” Sunshine is delicious, rain is refreshing, wind braces us up, snow is exhilarating; there is really no such thing as bad weather, only different kinds of good weather.” (John Ruskin)
Snow is in the forecast for the first time here in 2012. We saw a few snowflakes in December, and this forecast is not calling for much snow either. That’s okay with me. We got enough snow the last couple of winters to scratch my snow itch for awhile. The picture is from a January snow in 2010. That one piled it up on us. I don’t mind a little snow, maybe one good snow a year as long as it doesn’t stick around long. Then I tend to agree with this Carl Reiner quote. ” Some people like snow. I find it to be an unnecessary freezing of water.”
But I know plenty of people get excited by the prospect of snow. There are some things that you can’t do without a little snow. Go sledding for one. When my oldest was six he got a sled for Christmas. It didn’t snow more than a skiff for three or four years, but then we had three major snow winters in a row. He would stay out in the snow for hours. I thought he would have frostbite, but he just had fun. And you can’t make a snowman without a good snow or dig out a snow fort and have a snowball fight. No snow means no days off from school. All kids need a few of those. And you can’t make snow cream.
That leads me to one of the Christmas memories sent in by a reader. So if you’re in snow country and you’ve ever wanted an actual recipe to make snow cream, here it is from Virginia. Here’s her story.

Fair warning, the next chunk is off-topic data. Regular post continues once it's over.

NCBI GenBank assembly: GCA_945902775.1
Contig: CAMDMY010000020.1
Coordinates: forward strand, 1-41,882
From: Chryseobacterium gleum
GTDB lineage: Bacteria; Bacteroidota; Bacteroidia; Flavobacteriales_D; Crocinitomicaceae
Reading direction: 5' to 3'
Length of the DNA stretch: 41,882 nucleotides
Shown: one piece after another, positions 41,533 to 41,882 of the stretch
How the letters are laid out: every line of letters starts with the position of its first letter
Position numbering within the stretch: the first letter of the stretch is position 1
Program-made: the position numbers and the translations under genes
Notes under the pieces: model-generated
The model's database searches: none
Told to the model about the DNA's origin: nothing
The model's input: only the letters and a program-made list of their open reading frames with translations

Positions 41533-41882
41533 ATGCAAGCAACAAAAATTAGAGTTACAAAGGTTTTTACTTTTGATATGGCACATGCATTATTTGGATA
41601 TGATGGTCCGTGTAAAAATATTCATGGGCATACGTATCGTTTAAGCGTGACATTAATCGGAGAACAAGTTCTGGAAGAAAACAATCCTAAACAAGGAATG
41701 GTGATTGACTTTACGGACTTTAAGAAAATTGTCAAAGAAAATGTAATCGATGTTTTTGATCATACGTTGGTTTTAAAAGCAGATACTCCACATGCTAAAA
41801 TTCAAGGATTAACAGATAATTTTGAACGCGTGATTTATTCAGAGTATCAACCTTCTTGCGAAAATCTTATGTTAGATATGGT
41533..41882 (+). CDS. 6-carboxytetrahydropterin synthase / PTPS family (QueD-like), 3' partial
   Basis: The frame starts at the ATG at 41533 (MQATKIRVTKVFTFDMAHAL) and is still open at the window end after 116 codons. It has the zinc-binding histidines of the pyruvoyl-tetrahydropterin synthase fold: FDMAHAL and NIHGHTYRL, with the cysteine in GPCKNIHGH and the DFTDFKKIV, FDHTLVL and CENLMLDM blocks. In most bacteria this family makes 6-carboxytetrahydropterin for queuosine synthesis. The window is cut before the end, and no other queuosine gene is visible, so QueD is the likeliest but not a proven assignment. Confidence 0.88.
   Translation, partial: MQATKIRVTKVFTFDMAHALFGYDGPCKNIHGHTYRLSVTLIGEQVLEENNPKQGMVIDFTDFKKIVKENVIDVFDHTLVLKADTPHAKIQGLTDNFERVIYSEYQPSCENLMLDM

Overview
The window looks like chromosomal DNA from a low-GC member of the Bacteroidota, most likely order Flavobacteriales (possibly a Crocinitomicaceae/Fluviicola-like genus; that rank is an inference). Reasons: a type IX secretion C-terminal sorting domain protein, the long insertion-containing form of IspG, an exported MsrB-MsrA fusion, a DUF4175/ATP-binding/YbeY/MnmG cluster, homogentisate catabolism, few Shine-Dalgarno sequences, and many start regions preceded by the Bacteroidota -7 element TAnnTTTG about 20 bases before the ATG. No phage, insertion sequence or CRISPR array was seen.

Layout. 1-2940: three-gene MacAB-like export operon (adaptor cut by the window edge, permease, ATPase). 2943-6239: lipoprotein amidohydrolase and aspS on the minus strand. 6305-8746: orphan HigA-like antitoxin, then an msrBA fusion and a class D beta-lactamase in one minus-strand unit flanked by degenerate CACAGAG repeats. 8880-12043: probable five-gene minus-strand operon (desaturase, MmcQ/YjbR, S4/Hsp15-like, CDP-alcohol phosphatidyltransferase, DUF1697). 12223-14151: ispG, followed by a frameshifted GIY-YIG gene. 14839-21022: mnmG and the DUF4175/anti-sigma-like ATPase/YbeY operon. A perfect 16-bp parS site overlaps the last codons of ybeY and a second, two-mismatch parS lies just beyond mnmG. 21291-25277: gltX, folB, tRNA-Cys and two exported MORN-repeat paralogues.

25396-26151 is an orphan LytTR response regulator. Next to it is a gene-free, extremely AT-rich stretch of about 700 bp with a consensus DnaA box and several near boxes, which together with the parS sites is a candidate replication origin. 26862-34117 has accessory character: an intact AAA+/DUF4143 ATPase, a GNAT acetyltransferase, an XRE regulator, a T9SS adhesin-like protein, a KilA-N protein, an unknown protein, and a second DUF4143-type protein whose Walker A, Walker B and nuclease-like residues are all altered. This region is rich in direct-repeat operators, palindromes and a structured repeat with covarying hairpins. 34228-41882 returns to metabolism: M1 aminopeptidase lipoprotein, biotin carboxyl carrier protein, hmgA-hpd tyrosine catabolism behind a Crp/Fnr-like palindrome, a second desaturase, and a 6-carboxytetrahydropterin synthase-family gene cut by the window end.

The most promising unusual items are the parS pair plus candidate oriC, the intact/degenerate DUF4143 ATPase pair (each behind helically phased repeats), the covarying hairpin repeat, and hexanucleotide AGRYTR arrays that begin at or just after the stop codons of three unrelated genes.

My grandmother was ‘the greatest cook ever’ and used to make delicious snow ice cream. Fresh clean snow (yes, it was cleaner in the ” good olde days”, ) whole milk or cream, sugar, and vanilla. For some reason, I crave ice cream in the Winter–maybe because of Gran’s “Snow Cream”. One of my mother’s favorite holiday treats from her childhood was “‘ boiled custard” (which you must not allow to boil). A rich, cooked drink similar to eggnog, boiled custard is actually a custard which is thin enough to drink from a cup. My grandmother used to make it and pour it into glass jars which she would set down outside in the snow to cool. Mom and her brother and sister would drink it outside straight from the jar and then get “switched” by Gran for stealing the family treat!
1 small pkg. regular (not instant) vanilla pudding mix
1 cup sugar
1 pint cream
2 tbsp. vanilla extract
1 pinch ground nutmeg
1 to 2 gallons fresh, clean snow
In an extra-large, heavy mixing bowl, combine pudding mix and sugar. Stir in milk and blend until dry ingredients are dissolved. Blend in cream, vanilla extract, and nutmeg. Cover and chill until ready to serve ice cream. To make ice cream: Stir mixture well and add in enough snow to make desired consistency. Do not over-stir. Serve immediately.
Thanks, Virginia, for sharing your story and your grandmother’s recipe. So if you have a heaping bowl of clean snow – actually, the fun spoilers, er, I mean the experts, tell us that no snow is clean enough anymore, but it’s still fun to think about snow cream.
Have you ever eaten snow cream? Let us know if you liked it. My mom used to make it sometimes too, but these days I just eat my snow sugar free and wait for summertime to make the real stuff by salting down some ice in an ice cream freezer and churning away.
Thanks for reading. Now to get back to those edits on my next Shaker novel. Maybe that’s what I’ll talk about Sunday.